The results have been disastrous.
The change in the laws also reduced beds in state-run facilities intending to provide treatment in nursing homes and group homes. The economic factor further disenfranchises the mentally ill. According to the AMA Journal of Ethics:
“The current decentralized mental health system has benefited middle-class people with less severe disorders preferentially , leaving the majority of people with SMI who are either poor or have a more severe illness with inadequate services and a more difficult time integrating into a community.”
Dustin is one of this population.
He is homeless because of his mental illness. Since he won’t take his meds, he becomes delusional and runs off from every place he’s stayed.
One year, we lost him for about seven months. I became a virtual wheelchair detective, located him, and arranged for him to go back home.
What is the solution?
I don’t know the answer. But I know that a large percent of the homeless, like Dustin, are SMI. I’ve seen it with my own eyes because I was a case manager with the homeless population for five years.
They came to us after being released from a state-run facility with a bus ticket to the homeless shelter. We were under-funded and restricted in the services we could provide.
But what does all this have to do with the burning of my grandson? Everything! As he is a non-compliant SMI paranoid schizophrenic who lacks support and services and is homeless — I say everything.
However, there is one program that can make a difference in the lives of our mentally ill. I say our because this problem is a national epidemic. These people are our people.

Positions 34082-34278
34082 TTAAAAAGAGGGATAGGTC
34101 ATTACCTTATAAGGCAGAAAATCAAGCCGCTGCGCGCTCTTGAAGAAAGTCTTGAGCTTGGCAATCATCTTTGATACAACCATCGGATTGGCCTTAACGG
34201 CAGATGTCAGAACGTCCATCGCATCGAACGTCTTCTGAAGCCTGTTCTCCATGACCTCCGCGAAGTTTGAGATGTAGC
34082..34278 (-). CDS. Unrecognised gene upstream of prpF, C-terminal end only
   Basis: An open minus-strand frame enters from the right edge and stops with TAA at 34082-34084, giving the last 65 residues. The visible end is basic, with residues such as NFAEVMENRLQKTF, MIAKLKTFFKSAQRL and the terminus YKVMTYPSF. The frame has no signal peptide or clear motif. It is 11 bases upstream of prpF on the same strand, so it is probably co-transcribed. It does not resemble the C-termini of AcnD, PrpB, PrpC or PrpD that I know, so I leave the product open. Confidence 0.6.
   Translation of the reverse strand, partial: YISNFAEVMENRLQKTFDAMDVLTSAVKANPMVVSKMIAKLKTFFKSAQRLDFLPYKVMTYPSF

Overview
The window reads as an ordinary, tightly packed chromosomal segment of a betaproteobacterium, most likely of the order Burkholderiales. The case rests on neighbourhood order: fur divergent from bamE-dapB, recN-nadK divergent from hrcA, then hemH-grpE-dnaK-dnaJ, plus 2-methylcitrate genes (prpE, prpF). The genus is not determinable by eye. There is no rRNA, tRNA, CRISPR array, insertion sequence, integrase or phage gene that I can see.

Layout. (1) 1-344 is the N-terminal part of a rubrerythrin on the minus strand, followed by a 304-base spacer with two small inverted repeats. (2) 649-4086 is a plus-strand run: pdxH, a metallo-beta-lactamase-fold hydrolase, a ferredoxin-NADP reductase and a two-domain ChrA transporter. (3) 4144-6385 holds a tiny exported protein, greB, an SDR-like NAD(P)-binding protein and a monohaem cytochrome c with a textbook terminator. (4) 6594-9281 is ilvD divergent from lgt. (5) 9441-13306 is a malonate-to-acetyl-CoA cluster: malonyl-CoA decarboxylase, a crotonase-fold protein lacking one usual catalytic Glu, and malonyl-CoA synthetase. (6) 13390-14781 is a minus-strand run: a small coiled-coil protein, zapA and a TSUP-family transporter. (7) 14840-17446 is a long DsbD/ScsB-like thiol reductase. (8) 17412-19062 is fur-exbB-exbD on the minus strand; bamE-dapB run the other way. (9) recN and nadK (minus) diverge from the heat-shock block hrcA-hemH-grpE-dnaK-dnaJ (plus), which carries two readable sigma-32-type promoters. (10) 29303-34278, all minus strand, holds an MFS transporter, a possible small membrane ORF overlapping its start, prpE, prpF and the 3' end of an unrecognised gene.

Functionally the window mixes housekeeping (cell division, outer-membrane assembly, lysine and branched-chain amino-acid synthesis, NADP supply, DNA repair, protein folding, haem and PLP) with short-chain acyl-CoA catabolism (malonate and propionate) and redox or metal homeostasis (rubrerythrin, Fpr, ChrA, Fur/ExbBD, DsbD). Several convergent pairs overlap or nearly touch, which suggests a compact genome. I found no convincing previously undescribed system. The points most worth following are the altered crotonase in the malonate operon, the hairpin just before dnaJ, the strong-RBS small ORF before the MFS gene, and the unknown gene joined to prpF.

According to the Oklahoma Department of Mental Health and Substance Abuse Services:
The Program of Assertive Community Treatment (PACT) model has been in existence nationally for nearly 30 years and is an effective, evidenced-based, outreach-oriented, service delivery model using a 24-hour-a-day, seven-day-a-week approach to community-based mental health services. PACT delivers comprehensive treatment and rehabilitation services to consumers in their homes, at work and in community settings. The program reaches clients that traditional services can’t seem to engage. A major goal of PACT is to reduce the need for inpatient care by providing assistance with basic needs, increasing medication adherence, keeping families together, and securing competitive employment.
That is the intent, but the reality can be very different.
If the person is mentally incapable of taking their meds regularly or maintaining stable housing, the PACT team’s impact is reduced.
Another factor limiting PACT’s effectiveness is its high employee turnover rate. The stress and poor training for the job creates a defensive culture of them vs me. This often minimizes the effectiveness and implementation of services rendered.
Again, I do not know why my grandson has this disease. But we need to address the mental illness epidemic in our country. Maybe with awareness and advocacy on a personal, local, and national level, together, we can help ease the suffering of the severely mentally ill.
If only just one, namely, my grandson.